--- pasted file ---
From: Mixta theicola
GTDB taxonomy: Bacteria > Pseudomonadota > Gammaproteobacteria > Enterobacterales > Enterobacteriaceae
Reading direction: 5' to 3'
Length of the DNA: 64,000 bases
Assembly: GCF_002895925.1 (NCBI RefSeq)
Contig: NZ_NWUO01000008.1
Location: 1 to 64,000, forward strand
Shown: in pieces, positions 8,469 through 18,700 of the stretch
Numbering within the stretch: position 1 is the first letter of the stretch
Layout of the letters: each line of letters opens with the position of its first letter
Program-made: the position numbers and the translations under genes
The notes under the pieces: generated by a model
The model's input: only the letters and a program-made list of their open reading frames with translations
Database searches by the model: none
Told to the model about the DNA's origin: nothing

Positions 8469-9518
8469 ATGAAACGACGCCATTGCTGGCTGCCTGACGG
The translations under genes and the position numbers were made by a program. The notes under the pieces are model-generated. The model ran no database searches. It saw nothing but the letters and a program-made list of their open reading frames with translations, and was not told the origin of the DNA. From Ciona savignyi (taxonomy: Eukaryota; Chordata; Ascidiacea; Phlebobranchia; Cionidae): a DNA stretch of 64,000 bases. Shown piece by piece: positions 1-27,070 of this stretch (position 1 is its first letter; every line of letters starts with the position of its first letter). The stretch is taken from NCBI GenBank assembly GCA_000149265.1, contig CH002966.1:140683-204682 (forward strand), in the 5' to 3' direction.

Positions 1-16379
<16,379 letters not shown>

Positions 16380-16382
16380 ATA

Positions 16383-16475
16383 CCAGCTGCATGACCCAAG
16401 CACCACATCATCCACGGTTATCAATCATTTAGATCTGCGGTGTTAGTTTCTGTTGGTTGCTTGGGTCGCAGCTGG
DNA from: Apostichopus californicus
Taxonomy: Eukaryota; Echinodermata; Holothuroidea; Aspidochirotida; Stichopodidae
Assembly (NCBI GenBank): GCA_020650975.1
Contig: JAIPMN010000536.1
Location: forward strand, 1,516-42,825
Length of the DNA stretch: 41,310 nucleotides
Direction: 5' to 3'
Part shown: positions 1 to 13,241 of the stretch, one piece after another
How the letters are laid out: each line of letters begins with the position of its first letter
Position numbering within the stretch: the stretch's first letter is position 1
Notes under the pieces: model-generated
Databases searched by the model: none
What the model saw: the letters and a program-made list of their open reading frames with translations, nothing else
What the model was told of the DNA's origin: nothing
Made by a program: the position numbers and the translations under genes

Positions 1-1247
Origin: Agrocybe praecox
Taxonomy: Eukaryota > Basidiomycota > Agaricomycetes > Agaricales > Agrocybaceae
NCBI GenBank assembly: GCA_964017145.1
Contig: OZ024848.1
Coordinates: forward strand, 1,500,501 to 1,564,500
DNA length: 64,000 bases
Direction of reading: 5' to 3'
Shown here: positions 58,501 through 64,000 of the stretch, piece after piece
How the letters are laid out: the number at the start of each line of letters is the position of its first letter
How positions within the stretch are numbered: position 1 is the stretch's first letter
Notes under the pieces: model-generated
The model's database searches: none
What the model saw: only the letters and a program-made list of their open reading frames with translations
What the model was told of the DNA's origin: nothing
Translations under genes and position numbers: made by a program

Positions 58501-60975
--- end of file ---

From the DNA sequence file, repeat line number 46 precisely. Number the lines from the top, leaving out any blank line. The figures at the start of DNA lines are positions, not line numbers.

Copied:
Coordinates: forward strand, 1,500,501 to 1,564,500